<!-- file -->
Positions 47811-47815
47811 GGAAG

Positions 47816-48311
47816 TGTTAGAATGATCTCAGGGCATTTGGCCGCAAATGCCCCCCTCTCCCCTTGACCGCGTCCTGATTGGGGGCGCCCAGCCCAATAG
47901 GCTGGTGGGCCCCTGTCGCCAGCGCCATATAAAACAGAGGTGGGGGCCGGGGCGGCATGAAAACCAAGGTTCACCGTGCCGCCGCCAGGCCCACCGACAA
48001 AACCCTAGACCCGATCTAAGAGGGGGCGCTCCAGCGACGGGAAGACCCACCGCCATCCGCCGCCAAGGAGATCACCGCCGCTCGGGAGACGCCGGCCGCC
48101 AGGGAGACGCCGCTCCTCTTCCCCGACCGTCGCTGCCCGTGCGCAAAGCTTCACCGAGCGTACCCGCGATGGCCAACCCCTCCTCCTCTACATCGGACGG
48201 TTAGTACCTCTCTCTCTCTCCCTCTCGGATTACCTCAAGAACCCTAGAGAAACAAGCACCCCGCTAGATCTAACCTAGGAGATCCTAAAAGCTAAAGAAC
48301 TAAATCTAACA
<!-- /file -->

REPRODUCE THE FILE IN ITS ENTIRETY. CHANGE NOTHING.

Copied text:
Positions 47811-47815
47811 GGAAG

Positions 47816-48311
47816 TGTTAGAATGATCTCAGGGCATTTGGCCGCAAATGCCCCCCTCTCCCCTTGACCGCGTCCTGATTGGGGGCGCCCAGCCCAATAG
47901 GCTGGTGGGCCCCTGTCGCCAGCGCCATATAAAACAGAGGTGGGGGCCGGGGCGGCATGAAAACCAAGGTTCACCGTGCCGCCGCCAGGCCCACCGACAA
48001 AACCCTAGACCCGATCTAAGAGGGGGCGCTCCAGCGACGGGAAGACCCACCGCCATCCGCCGCCAAGGAGATCACCGCCGCTCGGGAGACGCCGGCCGCC
48101 AGGGAGACGCCGCTCCTCTTCCCCGACCGTCGCTGCCCGTGCGCAAAGCTTCACCGAGCGTACCCGCGATGGCCAACCCCTCCTCCTCTACATCGGACGG
48201 TTAGTACCTCTCTCTCTCTCCCTCTCGGATTACCTCAAGAACCCTAGAGAAACAAGCACCCCGCTAGATCTAACCTAGGAGATCCTAAAAGCTAAAGAAC
48301 TAAATCTAACA